Family-supported Smoking Cessation for Chronically Ill Veterans
|Chronic Disease Neoplasm Cardiovascular Disease Pulmonary Disease, Chronic Obstructive Diabetes Mellitus Hypertension||Behavioral: Family-supported Behavioral: Standard Telephone counseling|
|Study Design:||Allocation: Randomized
Intervention Model: Parallel Assignment
Masking: Open Label
Primary Purpose: Treatment
|Official Title:||Family-Supported Smoking Cessation for Chronically Ill Veterans|
- The Impact of a Family-supported Intervention on Rates of Abstinence From Cigarettes Compared to a Standard Intervention [ Time Frame: 5 months ]self-reported 7-day point prevalent abstinence
- The Impact of a Family-supported Intervention on Abstinence at 12-month Follow-up [ Time Frame: 12-months follow-up ]self-reported 7- day point prevalent abstinence
|Study Start Date:||February 2008|
|Study Completion Date:||July 2012|
|Primary Completion Date:||September 2010 (Final data collection date for primary outcome measure)|
Experimental: Arm 1
Family-supported smoking cessation
Group receives quit kit, option for nicotine replacement therapy, and 5 telephone counseling sessions with the goal of attaining social support during the process of quitting smoking
Other Name: Intervention
Standard smoking cessation
Behavioral: Standard Telephone counseling
Group receives quit kit, option for nicotine replacement therapy, and 5 standard smoking cessation telephone counseling sessions
Other Name: Control
ANTICIPATED IMPACT(S) ON VETERAN'S HEALTHCARE:
Veterans with chronic disease who continue to smoke exact a significant burden on the VA health care system. Effective smoking cessation programs, that target veterans who continue to smoke after the diagnosis of a smoking-related chronic illness, are needed.
Chronic diseases related to tobacco exposure are common among veterans. Persistent tobacco use after being diagnosed with these diseases decreases quality of life and survival. Yet, 30% of veterans with these conditions continue to smoke. Researchers have found that the social environment is important for smokers. In our current NCI-funded study, 70% of veterans with lung cancer identified at least one family member who smokes and 45% live with a family member that smokes. A family-supported smoking cessation intervention timed to follow a veteran's diagnosis of cancer or heart disease could be effective for helping veterans quit smoking.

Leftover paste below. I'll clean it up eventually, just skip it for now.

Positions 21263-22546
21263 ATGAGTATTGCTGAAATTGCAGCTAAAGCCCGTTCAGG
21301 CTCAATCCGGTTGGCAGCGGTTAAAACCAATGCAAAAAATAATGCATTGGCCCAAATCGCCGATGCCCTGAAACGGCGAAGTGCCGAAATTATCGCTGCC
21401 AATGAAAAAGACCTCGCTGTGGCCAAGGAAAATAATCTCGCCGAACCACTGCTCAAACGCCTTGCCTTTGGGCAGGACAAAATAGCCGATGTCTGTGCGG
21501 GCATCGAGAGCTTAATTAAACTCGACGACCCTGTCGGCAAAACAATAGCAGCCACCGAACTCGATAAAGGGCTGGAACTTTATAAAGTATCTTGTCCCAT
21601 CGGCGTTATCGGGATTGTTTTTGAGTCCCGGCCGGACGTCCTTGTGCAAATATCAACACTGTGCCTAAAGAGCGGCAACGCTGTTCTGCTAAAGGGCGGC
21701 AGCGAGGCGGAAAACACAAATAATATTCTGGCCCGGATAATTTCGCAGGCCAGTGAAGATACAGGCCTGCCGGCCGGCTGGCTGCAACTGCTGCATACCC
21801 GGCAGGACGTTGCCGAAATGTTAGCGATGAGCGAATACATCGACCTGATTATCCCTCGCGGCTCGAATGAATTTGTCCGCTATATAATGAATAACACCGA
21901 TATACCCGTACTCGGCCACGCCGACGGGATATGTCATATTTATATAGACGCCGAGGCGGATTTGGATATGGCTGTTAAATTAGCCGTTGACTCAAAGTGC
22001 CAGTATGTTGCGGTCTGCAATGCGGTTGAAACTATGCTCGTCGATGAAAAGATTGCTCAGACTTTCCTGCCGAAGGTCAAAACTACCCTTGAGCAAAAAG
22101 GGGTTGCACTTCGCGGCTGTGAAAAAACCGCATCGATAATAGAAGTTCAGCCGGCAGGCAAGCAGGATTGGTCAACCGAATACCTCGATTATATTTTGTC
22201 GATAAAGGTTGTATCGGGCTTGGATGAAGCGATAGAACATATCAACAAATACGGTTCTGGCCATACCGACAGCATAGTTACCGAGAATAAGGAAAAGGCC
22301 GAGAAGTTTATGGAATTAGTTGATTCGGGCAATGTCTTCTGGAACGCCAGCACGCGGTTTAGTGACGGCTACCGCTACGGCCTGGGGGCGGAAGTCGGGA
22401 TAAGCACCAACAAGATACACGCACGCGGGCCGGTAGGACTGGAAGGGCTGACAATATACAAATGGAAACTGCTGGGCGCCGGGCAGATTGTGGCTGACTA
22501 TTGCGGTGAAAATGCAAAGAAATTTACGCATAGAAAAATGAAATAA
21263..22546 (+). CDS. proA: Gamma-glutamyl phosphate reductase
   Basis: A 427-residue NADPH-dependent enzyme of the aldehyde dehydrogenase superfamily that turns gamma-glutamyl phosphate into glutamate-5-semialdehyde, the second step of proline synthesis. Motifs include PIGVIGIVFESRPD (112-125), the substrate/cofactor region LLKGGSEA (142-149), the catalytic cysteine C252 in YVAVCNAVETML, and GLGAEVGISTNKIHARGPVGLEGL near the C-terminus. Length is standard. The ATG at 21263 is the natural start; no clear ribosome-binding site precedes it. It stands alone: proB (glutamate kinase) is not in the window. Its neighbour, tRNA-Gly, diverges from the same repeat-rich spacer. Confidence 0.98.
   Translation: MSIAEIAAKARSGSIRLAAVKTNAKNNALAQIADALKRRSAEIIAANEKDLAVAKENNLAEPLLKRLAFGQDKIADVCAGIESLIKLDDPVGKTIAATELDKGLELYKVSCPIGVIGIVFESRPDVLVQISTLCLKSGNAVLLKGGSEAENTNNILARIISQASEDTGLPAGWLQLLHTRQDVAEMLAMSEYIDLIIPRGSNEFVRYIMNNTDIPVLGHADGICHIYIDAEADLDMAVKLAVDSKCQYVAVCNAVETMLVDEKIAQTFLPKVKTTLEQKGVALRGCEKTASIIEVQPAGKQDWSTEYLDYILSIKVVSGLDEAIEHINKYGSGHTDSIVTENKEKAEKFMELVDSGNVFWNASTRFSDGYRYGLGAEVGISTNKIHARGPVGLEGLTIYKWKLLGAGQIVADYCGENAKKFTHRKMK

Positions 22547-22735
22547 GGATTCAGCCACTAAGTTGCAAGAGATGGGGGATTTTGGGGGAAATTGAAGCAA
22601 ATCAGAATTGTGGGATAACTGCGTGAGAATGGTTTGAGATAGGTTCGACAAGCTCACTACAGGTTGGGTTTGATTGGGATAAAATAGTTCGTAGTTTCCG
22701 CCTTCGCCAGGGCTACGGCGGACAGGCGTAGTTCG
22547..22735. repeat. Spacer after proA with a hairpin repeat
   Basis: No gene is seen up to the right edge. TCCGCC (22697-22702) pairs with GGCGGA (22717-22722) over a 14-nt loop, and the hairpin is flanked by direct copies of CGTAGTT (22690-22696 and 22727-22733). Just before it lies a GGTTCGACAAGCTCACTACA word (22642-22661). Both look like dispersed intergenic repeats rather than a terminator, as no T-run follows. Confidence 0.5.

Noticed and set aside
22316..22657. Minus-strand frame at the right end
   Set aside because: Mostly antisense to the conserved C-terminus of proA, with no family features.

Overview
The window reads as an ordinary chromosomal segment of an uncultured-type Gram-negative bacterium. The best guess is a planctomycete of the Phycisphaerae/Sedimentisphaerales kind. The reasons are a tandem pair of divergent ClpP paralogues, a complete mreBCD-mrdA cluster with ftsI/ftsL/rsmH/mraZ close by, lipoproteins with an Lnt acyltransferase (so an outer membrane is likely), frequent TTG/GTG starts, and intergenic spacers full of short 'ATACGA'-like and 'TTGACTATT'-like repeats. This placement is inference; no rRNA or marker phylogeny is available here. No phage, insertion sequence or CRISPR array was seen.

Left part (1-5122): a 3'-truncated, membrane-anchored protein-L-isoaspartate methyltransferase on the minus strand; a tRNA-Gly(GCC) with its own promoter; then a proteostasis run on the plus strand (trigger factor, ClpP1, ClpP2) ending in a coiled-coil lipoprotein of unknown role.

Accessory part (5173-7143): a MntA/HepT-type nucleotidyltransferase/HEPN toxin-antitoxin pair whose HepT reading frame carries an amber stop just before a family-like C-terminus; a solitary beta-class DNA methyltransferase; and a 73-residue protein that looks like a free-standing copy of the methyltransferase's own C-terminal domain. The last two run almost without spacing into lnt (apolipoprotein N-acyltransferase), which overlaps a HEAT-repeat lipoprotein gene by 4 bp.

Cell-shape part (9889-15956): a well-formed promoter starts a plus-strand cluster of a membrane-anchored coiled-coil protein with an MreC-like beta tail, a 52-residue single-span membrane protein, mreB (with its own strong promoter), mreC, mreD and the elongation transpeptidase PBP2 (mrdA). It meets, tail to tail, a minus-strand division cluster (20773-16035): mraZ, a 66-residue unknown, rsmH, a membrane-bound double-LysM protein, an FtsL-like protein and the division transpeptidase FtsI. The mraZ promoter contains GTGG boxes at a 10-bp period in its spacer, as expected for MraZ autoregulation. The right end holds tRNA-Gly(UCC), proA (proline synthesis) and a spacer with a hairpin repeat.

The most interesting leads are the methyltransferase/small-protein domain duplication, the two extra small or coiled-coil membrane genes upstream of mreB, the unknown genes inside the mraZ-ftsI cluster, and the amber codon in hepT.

The overarching aim of the study is to evaluate in a randomized trial the impact of a family-supported intervention compared to a standard veteran-focused telephone counseling control group to promote smoking cessation among cancer and heart disease patients.
AIM 1: To evaluate the impact of a family-supported intervention on rates of abstinence from cigarettes (self-reported 7-day point prevalent abstinence) at 2 weeks, and 12-month post-treatment follow-ups.
Hypothesis 1: Abstinence rates will be significantly higher among veterans who receive the family-supported intervention than those who receive the standard telephone counseling control.
AIM 2: To evaluate the impact of a family-supported intervention on perceived support for quitting 2 weeks and 12-month post-treatment follow-ups.
Hypothesis 2: Perceived support for quitting smoking will be significantly greater among veterans who receive the family-supported intervention than those who receive the standard telephone counseling control.
AIM 3: To measure the impact of a family-supported intervention on quality of life in veterans 2 weeks, and 12-month post-treatment follow-ups.
Hypothesis 3: Symptom-related quality of life will be significantly greater among veterans who receive the family-supported intervention than those who receive the standard telephone counseling control.
METHODS: Proposed is a two-group design in which 470 veterans who smoke will be randomized to receive:
STANDARD TELEPHONE COUNSELING control including a letter from a VA physician encouraging the patient to quit smoking, nicotine replacement (if not contraindicated), a self-help cessation kit, and 5 standard telephone counseling calls; or FAMILY-SUPPORTED intervention that includes all components of the control arm plus a Family-supported intervention that includes a support skills booklet and an additional telephone counseling protocol focusing on social support. .
Please refer to this study by its ClinicalTrials.gov identifier: NCT00448344
|United States, North Carolina|
|Durham VA Medical Center, Durham, NC|
|Durham, North Carolina, United States, 27705|
|Principal Investigator:||Lori Anne Bastian, MD MPH||Durham VA Medical Center, Durham, NC|